Originally published at Free Tennessee:
WRKN reporter Jamey Tucker filed a story on October 30 about the "pagan roots" of Halloween. In and of itself, his story would be a non-starter, except that Mr. Tucker has lately shown a tendency to take up the "Christmas" mantle in the perennial culture war over words used to describe the holiday season. That indicates that the reporter may lack an even hand when dealing with volatile cultural issues involving holiday observances. He is entitled to call the holiday season anything he wants, but one would think that the intellectual honesty of a journalist would require him to file a story on the pagan roots of Christmas just as he has on those of Halloween, if for no other reason that it is conventional to gloss over the pagan roots of a seemingly Christian holiday.
Mr. Tucker has yet to note the probable ties between Christmas and the seasonally-structured practices of gift-giving, role reversals, and feasting of earlier pagan observances in Ancient Greece, Imperial Rome, Indo-Iranian Mithra, and pre-Jewish Canaanite religions. Granted, the possible pagan roots of Christmas do not stir the same negative emotions that Halloween (Christianized as All Hallows Eve, the day before All Saints Day) does among Tucker’s favored target audience of conservative evangelicals in their ironic Holy War against the word "holiday"; but we are bound to point out that there is little difference between the trick-or-treat ritual of keeping food on hand to appease evil spirits and caroling at Christmas to ward off evil spirits.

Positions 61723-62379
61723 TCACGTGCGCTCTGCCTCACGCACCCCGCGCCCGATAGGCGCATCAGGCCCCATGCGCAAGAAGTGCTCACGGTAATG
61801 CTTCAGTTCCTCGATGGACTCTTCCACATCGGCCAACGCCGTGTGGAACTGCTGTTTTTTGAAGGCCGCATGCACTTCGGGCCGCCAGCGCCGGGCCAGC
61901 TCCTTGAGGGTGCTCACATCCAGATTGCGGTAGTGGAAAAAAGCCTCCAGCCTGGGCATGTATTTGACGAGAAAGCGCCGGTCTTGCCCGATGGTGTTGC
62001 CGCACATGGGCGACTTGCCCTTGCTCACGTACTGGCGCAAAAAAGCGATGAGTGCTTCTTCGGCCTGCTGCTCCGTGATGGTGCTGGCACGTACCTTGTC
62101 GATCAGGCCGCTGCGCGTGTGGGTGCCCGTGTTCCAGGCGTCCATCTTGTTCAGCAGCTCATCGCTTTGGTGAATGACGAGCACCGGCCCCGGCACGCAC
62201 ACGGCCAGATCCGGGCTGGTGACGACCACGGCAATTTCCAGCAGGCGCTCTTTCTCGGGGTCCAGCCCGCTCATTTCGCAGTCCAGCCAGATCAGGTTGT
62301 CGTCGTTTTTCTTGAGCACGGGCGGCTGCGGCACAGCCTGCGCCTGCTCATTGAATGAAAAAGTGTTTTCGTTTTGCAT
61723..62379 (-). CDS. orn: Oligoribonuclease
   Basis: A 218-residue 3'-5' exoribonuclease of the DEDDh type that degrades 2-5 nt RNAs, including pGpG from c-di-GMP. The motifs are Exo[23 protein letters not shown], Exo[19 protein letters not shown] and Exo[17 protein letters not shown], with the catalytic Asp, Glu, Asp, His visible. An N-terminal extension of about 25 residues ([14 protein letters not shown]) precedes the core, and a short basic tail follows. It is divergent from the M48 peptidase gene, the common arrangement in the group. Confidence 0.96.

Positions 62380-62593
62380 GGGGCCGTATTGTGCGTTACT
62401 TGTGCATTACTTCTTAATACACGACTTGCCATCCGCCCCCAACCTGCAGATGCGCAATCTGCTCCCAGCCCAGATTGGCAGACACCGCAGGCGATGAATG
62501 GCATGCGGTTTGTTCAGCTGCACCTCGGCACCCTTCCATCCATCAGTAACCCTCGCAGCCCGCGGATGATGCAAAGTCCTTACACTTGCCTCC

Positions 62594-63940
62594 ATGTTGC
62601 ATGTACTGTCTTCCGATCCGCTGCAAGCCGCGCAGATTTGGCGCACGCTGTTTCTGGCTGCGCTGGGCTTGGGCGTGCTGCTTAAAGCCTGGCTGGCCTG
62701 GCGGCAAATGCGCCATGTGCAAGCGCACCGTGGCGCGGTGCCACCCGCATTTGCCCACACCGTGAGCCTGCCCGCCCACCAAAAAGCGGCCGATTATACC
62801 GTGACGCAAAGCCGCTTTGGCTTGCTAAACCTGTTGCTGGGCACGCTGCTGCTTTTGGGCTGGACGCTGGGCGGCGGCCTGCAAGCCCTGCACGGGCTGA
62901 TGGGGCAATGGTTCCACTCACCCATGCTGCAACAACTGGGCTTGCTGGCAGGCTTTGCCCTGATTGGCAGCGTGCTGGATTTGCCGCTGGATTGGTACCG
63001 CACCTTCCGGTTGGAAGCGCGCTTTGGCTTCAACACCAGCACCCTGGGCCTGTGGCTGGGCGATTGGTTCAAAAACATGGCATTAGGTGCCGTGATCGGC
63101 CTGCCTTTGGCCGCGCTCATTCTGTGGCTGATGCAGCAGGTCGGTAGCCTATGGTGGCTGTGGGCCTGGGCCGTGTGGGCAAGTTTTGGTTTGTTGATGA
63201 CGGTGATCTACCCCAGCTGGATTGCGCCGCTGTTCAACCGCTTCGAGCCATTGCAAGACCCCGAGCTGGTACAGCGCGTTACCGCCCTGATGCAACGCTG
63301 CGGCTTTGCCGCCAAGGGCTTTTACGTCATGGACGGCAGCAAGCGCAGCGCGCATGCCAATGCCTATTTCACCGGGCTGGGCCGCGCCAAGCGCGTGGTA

It is entirely fair to ask that Mr. Tucker bracket his personal concerns about making sure that that "Christmas" does not get called "Holiday," so as to give more journalistic attention, for instance, to the ancient pagan rituals of decking houses with evergreens, which was a magical representation of fertility, and which transferred into the American practice of erecting Christmas Trees, which Mr. Tucker himself now defends against so-called "political correctness." It is one thing to guard Christianized rituals from pagan influences; it is quite another to privilege some Christianized rituals over others under the pretense of journalistic evenhandedness.